Life in the Time of Sharpeville and Wayward Seeds of a New South Africa

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Kwela Books, 1995 - Biography & Autobiography - 106 pages
A journalist’s recollection of living in South Africa from 1955 to 1963, the book starts with the ratification of the Freedom Charter, covers the Sharpeville massacre, and ends with Nelson Mandela's life sentence. The focus is not on politics, but on the day-to-day experiences of citizens and on contemporary journalism, with emphasis on magazines and newspapers which catered to a black readership. Behind-the-scenes anecdotes are told including stories about a now legendary generation of black journalists—Nat Nakasa, Es’kia Mphahlele, Can Themba.

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Contents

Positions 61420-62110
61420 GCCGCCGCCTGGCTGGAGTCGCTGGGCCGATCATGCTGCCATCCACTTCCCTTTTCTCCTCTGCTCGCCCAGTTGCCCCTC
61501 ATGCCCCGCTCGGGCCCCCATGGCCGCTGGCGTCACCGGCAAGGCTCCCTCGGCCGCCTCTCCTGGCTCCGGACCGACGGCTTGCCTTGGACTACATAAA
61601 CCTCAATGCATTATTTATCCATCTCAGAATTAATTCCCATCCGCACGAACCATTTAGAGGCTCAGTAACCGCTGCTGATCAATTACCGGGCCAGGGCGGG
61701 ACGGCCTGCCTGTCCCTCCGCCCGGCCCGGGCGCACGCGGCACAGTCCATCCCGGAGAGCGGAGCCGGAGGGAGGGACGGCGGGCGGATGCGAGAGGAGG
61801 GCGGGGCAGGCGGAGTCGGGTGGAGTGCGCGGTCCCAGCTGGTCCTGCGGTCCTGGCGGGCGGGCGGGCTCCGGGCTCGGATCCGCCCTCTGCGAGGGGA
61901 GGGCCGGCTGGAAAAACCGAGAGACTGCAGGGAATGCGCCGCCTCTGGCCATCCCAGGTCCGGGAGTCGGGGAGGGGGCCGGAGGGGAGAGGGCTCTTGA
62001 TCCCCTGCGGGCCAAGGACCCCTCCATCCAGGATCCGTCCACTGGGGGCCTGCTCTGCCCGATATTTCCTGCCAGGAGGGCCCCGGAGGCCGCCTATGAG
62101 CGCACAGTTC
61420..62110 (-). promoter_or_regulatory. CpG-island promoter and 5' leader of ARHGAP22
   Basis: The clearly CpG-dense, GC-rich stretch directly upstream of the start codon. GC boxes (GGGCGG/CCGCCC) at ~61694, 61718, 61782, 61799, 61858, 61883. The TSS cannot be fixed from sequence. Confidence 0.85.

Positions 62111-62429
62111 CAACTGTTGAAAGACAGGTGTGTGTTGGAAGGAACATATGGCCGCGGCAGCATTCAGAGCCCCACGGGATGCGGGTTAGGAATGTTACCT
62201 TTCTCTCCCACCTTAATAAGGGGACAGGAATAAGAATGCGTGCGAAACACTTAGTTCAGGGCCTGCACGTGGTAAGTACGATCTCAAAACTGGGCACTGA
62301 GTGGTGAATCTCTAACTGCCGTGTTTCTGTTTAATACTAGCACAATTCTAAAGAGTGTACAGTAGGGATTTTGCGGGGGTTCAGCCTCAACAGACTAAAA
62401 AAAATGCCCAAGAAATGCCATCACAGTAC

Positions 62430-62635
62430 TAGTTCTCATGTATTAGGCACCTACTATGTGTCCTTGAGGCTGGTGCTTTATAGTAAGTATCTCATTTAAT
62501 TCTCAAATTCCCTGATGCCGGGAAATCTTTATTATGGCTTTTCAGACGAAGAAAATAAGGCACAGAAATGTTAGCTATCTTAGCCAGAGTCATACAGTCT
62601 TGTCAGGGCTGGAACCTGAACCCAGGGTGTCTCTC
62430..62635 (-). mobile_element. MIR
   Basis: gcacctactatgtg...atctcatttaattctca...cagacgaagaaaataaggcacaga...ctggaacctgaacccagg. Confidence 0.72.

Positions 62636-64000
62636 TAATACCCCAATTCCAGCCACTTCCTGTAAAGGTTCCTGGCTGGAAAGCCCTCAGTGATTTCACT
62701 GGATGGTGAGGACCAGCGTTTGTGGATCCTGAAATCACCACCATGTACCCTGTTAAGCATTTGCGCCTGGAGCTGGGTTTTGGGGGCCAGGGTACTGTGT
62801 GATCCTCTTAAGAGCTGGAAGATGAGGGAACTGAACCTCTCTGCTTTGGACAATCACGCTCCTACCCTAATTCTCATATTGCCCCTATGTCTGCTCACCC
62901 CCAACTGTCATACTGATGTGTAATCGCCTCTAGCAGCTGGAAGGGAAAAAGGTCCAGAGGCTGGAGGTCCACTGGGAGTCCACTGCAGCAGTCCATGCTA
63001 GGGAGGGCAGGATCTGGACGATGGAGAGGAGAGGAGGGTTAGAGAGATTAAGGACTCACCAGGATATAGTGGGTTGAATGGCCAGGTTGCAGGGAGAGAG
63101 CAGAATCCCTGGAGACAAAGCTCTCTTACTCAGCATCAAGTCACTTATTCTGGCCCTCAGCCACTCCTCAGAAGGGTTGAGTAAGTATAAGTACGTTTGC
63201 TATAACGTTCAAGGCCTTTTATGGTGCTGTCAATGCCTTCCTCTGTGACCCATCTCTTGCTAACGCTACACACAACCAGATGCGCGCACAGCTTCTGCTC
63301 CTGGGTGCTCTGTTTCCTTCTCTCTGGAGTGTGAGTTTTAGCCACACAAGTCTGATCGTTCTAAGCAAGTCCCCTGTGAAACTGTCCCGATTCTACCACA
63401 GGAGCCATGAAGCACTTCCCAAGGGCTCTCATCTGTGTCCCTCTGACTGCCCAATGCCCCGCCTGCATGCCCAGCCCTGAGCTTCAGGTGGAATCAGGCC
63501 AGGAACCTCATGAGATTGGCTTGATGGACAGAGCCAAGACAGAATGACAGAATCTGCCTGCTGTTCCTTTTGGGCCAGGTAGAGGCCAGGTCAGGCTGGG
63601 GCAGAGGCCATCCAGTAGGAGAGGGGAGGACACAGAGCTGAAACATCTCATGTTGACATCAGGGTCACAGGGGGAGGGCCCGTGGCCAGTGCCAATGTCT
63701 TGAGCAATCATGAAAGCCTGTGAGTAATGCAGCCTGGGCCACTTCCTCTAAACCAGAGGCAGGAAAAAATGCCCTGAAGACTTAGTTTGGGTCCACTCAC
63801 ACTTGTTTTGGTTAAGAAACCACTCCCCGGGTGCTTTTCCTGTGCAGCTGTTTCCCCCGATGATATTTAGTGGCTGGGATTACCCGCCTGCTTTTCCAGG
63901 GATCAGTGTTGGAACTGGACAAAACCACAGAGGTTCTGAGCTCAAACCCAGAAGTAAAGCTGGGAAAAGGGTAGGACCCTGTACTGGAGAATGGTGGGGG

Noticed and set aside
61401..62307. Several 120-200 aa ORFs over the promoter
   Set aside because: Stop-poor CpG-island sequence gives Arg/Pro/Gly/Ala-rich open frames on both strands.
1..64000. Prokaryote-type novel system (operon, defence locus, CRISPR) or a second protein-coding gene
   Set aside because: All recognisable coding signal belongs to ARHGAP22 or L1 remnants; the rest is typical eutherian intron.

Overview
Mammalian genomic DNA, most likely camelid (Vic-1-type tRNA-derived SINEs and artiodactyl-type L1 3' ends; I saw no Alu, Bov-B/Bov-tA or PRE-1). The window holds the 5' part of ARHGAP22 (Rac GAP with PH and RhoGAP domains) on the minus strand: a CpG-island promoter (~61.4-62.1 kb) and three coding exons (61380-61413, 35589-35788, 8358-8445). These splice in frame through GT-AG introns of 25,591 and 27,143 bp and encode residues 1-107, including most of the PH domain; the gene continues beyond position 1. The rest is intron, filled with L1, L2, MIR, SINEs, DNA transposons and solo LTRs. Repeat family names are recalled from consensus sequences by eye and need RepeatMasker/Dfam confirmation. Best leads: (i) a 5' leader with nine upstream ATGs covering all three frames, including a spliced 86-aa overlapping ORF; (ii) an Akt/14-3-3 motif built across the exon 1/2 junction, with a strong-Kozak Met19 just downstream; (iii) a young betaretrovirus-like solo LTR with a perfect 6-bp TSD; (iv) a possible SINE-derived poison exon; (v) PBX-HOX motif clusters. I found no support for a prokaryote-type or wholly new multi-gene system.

Kliptown and the Freedom Charter
3
Tea with Robert Sobukwe
7
The Sharpeville massacre
12
Copyright

13 other sections not shown

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About the author (1995)

Humphrey Tyler was the only reporter in the crowd at Sharpeville on March 21, 1960 when the police killed 69 people and wounded 178. It was an event that charged history. His report has been called a 'masterpiece'. For several years he was the South African correspondent for The Christian Science Monitor. He lives in the hills outside of Durban, South Africa.

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